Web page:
In these situations man’s natural instinct kicks in (not always, but most of the time). People will instinctively want to save face, aka avoid being embarrassed. This necessarily includes DENYING one is responsible for the mistake. Some people will, as they have done all their lives, naturally point fingers and blame others for the mistake or tragedy. And finally, many people will shift into self-preservation, survival mode.
Over my lifetime I have seen all these instincts in play when the proverbial sheet hits the fan. I can count on one half of one hand (that’s me NOT being literal), the number of times I have seen someone say “this is totally my fault, I’m the one responsible, I accept full blame.”
Yes, there’s people who a cocksure about themselves to the extent they truly believe themselves always right and that they never make mistakes. These are the same people who never in their lives have said the words “I’m sorry, I apologize” and meant such. The current Mad King in Washington, D.C. is such a person. But IMO based on personal observation and experience, those stinky rotting fish are the exception not the rule.
I agree it can happen, but as I said, that’s the exception, not the rule.
As a matter of public policy, developed nations do not criminalize simple negligence. E.g., here in the U.S. if you get into a traffic accident that causes fatalities, where there’s no evidence your acts were intentional, grossly negligent, or in reckless disregard of life or danger to others, you cannot be charged with a crime.
You may not be aware and digress as much as you want, but it is a fact that it has become all to common to assume guilt until proven innocent when there is an accident at sea.
The Master of MT Prestige is a case in point: https://www.vesselfinder.com/news/1628-Captain-of-the-Split-in-Two-tanker-ship-MV-Prestige-was-found-Not-guilty-after-11-years
There are cases from USA as well, but mostly because of suspected MARPOL offences happening far from US waters, and/or based on accusations made by disgruntled crew member(s), mostly involving foreign ships and foreign Chief Engineers.
I believe other Mariners on the forum have already pointed out a few, but if you need more proof, I can recount one where I was involved myself:
I was appointed to investigating the capsizing of a tug in India, where 4 people died,( incl. the Master) The tug was registered in Singapore but fully manned by Indonesians and was assisting an Indian flag tanker while berthing at an SPM when the accident happened.
The tug’s surviving crew members were detained, “in case they had done something to cause the accident”, while the tanker was free to leave before I could get to the scene. (I did catch up with her later)
It was found that the tanker had been moving at too high speed and both the Master and Mooring Master lacked an understanding of the limitations of an Anchor Handling Tug.
If you want more examples, please give me some time.
[quote=“Louisd75, post:30, topic:45260”]
I was on board a vessel that very nearly ran over an SSBN that decided to cross into oncoming traffic off of Port Angeles while running submerged. [/quote]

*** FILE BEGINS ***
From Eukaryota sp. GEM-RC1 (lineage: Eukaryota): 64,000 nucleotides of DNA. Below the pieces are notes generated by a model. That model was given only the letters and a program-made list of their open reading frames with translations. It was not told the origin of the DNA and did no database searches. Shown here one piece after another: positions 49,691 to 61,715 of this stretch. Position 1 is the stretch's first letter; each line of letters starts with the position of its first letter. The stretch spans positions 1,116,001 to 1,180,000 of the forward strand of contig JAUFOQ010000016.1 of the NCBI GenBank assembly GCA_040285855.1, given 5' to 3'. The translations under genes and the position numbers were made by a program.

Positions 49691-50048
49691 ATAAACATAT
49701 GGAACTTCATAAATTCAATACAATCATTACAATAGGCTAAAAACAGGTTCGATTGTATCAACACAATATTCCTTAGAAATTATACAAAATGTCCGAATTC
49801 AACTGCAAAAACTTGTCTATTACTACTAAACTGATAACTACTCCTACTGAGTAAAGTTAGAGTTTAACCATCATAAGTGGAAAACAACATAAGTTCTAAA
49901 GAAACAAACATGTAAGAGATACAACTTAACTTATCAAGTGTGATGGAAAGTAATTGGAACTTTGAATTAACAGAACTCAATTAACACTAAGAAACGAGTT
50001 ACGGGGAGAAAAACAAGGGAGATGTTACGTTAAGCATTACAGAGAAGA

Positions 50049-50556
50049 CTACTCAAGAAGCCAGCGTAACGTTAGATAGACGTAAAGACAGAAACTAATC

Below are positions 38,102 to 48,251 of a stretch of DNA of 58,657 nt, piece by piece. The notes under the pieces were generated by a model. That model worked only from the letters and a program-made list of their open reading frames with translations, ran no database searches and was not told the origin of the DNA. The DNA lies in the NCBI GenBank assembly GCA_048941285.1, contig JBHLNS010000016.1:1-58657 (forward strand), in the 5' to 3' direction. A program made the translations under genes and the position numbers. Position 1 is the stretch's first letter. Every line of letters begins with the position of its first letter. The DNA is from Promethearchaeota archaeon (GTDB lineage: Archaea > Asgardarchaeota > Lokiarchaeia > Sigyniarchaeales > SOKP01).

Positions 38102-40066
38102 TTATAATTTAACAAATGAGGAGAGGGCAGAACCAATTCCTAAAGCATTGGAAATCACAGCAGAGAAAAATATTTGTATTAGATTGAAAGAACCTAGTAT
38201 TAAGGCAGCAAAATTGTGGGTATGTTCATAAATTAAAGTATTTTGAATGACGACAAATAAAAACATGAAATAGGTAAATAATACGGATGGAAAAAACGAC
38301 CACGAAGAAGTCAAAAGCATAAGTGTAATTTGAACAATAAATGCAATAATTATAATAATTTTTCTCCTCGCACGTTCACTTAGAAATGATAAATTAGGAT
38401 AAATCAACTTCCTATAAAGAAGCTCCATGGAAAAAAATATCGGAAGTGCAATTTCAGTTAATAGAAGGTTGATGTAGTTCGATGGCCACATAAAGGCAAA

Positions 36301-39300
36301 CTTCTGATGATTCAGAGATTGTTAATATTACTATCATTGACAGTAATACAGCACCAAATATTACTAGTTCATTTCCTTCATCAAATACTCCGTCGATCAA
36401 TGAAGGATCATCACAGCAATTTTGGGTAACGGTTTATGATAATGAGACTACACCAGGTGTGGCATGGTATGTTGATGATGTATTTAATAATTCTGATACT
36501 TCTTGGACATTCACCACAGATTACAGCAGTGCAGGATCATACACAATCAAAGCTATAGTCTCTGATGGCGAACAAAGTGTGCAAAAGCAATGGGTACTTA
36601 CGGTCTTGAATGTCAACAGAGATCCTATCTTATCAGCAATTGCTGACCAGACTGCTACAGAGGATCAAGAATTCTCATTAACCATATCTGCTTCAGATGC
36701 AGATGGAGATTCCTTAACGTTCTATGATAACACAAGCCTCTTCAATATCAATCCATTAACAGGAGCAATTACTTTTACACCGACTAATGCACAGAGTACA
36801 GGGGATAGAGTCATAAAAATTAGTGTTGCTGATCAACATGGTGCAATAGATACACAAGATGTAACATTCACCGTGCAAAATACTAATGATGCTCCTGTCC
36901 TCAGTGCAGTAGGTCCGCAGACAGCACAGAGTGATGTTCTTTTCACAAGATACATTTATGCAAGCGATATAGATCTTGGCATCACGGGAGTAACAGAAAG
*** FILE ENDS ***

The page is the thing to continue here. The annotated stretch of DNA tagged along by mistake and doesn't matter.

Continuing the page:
Ah, shipmate, now you’re discussing my area of expertise. I don’t know as much about the surface, but I do know about submarines. First of all, what makes you think it was an SSBN? You can’t distinguish SSN from SSBN/SSGN just from the periscope. I couldn’t, and I’m Qualified in Submarines. So you definitely could not.
Fortunately my capt and the bridge team was on the ball and realized that it was indeed a periscope on what appeared to be a collision course. [/quote]
ok, You don’t realize how quickly we can go deep. Here is a video that shows an SSBN going from surfaced to submerged in about one minute:
That’s a normal submergence process; if the OOD sees a surface ship too close while looking through the periscope he can call “EMERGENCY DEEP!” and the boat will go deep FAST. Much faster than in the above video, especially since they would already be submerged at PD.
So, trust me, as a submarine veteran, you were in no danger here. Assuming what you saw was actually a submarine transiting at PD, the OOD knew exactly what he was doing. We’re trained to do that, and we are elite units.
(I would also point out the discipline of that submarine crew and the lack of “pandemonium” aboard. I have never served on a surface ship, so I don’t know what their bridges are like, but on submarines, even though we are a lot more “laid back”, in many respects, than the surface, when it comes to the Control Room, people are quiet and make as little unnecessary conversation as possible. Like I said…elite units.)
But look…the way you guys do things in the Merchant Marine and the way we do it in the Navy are going to be different. We have different missions, ok? You might say right now “oh I would have done this” or “I would have done that”, but if you’re actually the OOD on a Naval surface combatant, you might not do it that way. You would instead do it the way the Navy does. And the way the Navy does things might not work for a civilian container ship, just like the way the container ship does things might not work for a Navy Destroyer.
Having said that…obviously both ships made mistakes in this USS Fitzgerald incident. Both of them should have seen each other, both of them should have been able to take the appropriate actions to avoid collision.
lol…look, Submarine operations are classified. We don’t say that to be flippant. I really do mean SUBMARINE OPERATIONS ARE CLASSIFIED. Or as one of the instructors in Submarine Sonar “A” school said, “guys, this isn’t a movie. We really DON’T want other countries to know this stuff.”